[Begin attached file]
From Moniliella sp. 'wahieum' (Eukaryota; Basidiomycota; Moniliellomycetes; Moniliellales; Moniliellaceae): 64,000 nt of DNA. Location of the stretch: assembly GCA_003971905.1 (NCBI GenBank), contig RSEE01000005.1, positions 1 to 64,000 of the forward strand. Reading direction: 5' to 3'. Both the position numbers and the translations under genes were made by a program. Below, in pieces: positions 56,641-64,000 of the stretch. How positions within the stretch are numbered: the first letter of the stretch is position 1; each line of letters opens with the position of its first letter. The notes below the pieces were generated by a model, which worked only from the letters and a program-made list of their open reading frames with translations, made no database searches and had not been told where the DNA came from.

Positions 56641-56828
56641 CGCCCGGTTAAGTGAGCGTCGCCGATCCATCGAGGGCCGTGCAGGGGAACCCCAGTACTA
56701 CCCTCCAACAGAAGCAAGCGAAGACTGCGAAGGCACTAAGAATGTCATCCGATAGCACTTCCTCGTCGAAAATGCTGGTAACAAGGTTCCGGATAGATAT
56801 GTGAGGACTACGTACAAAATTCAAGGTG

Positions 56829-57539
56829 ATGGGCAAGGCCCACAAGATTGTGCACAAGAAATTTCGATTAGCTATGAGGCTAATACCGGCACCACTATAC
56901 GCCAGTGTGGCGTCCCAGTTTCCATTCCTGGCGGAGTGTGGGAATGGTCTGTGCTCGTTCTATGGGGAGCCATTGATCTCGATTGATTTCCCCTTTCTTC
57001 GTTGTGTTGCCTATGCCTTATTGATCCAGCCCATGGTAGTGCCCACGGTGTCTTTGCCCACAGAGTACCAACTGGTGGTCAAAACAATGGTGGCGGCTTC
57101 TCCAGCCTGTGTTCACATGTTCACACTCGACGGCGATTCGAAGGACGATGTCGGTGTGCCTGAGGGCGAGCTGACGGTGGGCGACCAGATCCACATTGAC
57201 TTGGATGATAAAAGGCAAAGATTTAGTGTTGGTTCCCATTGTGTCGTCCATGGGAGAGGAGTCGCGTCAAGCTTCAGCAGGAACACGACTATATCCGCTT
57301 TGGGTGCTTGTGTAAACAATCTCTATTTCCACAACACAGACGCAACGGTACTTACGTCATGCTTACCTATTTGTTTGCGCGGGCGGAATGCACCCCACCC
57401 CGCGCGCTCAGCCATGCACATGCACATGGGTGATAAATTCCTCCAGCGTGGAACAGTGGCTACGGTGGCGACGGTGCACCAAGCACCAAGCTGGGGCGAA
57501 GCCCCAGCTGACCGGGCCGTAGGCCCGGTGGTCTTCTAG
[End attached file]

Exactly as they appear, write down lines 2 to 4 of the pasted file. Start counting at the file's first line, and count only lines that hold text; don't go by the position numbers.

Positions 56641-56828
56641 CGCCCGGTTAAGTGAGCGTCGCCGATCCATCGAGGGCCGTGCAGGGGAACCCCAGTACTA
56701 CCCTCCAACAGAAGCAAGCGAAGACTGCGAAGGCACTAAGAATGTCATCCGATAGCACTTCCTCGTCGAAAATGCTGGTAACAAGGTTCCGGATAGATAT